At the beginning of the epidemic, AIDS was especially prevalent among socially stigmatized members of society–homosexual men and users of intravenous drugs. A decade into the epidemic, the disease is slowly moving into a new subpopulation–inner-city minorities who also live on the margins of mainstream America. Many observers have attributed the slowness of the initial federal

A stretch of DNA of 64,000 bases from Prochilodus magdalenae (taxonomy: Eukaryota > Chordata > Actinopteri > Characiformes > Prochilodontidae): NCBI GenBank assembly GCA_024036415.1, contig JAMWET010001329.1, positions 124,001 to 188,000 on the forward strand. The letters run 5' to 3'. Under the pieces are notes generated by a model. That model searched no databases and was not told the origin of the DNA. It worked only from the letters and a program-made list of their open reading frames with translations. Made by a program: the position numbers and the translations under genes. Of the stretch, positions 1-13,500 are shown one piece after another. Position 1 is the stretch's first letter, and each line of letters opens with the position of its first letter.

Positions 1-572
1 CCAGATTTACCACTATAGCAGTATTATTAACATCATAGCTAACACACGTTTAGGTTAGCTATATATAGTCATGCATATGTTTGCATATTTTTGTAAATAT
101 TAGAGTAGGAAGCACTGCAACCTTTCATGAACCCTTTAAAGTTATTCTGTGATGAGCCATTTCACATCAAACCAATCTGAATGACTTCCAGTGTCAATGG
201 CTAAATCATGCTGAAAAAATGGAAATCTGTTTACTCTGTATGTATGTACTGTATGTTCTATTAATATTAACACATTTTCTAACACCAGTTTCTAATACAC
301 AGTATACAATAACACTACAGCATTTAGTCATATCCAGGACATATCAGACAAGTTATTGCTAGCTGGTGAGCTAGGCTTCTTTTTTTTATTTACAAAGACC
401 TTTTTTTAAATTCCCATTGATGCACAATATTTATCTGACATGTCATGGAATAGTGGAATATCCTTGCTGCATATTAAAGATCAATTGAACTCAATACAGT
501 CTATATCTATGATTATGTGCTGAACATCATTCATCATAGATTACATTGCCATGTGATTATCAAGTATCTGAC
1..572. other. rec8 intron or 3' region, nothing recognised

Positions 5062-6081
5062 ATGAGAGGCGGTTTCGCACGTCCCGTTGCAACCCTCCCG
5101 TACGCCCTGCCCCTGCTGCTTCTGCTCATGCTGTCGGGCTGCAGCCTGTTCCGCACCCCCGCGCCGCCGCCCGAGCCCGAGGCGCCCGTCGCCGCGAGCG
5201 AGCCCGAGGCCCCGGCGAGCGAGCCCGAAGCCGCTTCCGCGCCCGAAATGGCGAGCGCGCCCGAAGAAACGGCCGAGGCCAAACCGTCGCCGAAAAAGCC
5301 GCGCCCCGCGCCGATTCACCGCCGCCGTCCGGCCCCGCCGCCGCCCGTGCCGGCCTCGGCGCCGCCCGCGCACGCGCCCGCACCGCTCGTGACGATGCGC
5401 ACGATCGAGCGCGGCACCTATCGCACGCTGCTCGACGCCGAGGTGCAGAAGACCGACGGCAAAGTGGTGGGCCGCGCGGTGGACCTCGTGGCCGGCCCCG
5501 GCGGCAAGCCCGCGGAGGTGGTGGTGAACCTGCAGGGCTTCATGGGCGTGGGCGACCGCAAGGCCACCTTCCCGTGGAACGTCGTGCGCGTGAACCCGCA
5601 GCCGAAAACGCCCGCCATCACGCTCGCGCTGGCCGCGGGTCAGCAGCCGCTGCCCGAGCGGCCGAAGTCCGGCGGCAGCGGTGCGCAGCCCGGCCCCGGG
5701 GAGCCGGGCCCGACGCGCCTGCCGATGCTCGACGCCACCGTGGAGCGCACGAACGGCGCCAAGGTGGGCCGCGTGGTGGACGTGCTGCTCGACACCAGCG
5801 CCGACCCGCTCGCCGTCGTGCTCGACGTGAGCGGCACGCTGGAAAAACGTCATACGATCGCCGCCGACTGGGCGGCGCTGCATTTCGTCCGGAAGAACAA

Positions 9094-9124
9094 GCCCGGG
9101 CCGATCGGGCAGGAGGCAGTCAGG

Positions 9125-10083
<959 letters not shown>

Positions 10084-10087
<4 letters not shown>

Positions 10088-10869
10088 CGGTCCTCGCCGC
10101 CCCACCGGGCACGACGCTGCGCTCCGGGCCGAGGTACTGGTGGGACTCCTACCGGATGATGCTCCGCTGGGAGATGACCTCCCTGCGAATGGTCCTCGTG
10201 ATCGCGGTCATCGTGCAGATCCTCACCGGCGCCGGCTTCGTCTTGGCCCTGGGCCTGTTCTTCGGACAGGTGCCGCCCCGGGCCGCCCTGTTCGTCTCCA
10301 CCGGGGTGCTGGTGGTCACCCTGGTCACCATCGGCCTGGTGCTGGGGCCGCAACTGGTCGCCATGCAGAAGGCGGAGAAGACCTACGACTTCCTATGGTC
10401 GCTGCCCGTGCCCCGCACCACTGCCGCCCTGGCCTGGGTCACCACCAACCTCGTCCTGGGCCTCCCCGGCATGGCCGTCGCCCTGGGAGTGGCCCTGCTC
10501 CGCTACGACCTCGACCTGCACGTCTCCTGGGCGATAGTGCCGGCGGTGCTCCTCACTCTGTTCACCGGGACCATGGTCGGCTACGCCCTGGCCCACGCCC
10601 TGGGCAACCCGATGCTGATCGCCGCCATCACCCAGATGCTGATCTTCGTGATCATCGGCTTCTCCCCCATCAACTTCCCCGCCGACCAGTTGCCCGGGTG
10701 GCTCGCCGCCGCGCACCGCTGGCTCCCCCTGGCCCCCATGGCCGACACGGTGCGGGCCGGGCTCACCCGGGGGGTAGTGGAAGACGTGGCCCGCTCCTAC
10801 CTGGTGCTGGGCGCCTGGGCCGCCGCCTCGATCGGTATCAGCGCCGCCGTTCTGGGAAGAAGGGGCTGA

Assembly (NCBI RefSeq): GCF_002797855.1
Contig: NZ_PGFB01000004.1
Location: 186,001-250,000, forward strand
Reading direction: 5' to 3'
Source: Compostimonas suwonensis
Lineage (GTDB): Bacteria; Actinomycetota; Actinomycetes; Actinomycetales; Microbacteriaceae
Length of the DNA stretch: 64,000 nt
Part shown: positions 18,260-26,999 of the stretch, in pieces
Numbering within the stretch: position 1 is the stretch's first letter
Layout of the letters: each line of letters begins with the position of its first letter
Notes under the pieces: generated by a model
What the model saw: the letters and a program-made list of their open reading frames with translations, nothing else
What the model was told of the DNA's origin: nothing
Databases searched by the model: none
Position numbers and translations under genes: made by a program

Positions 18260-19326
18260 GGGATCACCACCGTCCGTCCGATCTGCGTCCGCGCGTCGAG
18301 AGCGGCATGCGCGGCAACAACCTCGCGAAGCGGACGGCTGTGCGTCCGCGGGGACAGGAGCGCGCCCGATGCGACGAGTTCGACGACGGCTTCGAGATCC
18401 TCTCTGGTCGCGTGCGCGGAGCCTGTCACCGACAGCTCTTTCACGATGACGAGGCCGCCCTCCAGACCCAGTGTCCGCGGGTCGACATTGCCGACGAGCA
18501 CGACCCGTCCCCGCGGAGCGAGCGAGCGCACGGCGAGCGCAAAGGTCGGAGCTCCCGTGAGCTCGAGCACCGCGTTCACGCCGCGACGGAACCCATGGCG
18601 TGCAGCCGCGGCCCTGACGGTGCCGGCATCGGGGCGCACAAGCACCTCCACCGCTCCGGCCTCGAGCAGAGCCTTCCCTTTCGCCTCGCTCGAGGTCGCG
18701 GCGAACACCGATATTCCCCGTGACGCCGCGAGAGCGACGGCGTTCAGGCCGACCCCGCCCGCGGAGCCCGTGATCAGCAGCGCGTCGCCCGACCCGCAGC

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THE AIDS RESEARCH PROGRAM OF THE NATIONAL INSTITUTES OF HEALTH 1 AIDS: The Research Challenge This report examines the AIDS research program that NIH, the nation 's foremost biomedical research institution, has developed in response to the epidemic of HIV infection and its most serious clinical manifestation, AIDS. The report focuses on the challenges facing NIH in the present struggle to understand, manage, and control the disease and presents conclusions and recommendations regarding the present status of the program and its future directions. Because the epidemic will continue to grow, NIH is now faced with institutionalizing its many AIDS research activities and melding them into a well-planned, well-managed research program that takes a comprehensive, long-range view of the epidemic. This report addresses the tasks that must be completed to accomplish that mission. First, however, this chapter discusses the reasons why NIH should continue to make AIDS research a high priority and convert it into a long-term program. It also reviews the latest epidemiological trends and discusses the problems for NIH's clinical research effort caused by inadequacies in the nation's health care delivery and financing system. The rest of the report examines program-wide (Chapter 2 and Chapter 4) and specific (Chapter 3) adjustments recommended by the committee for the future of the program, given present scientific opportunities and public health needs. UNIQUENESS OF THE EPIDEMIC AIDS is the first major life-threatening infectious disease epidemic faced by the United States in decades. It is also the first such epidemic since the advent of modern biology and the growth of the national biomedical research enterprise. Caused by the human immunodeficiency virus, AIDS is a fatal disease for which there is no known cure or vaccine. Those affected remain infectious for years, during both a symptomatic stage as well as an asymptomatic phase that precedes manifestation of the disease. Because HIV specifically targets and kills certain critical cells of the body's immune system, the immune response of infected individuals eventually fails. They cannot eradicate the virus that infects them, and they become chronically susceptible to life-threatening infections by a myriad of other microbes, generally succumbing eventually to one of these opportunistic invaders or to certain forms of cancer to which they are also especially susceptible. At the beginning of the epidemic, AIDS was especially prevalent among socially stigmatized members of society–homosexual men and users of intravenous drugs. A decade into the epidemic, the disease is slowly moving into a new subpopulation–inner-city minorities who also live on the margins of mainstream America. Many observers have attributed the slowness of the initial federal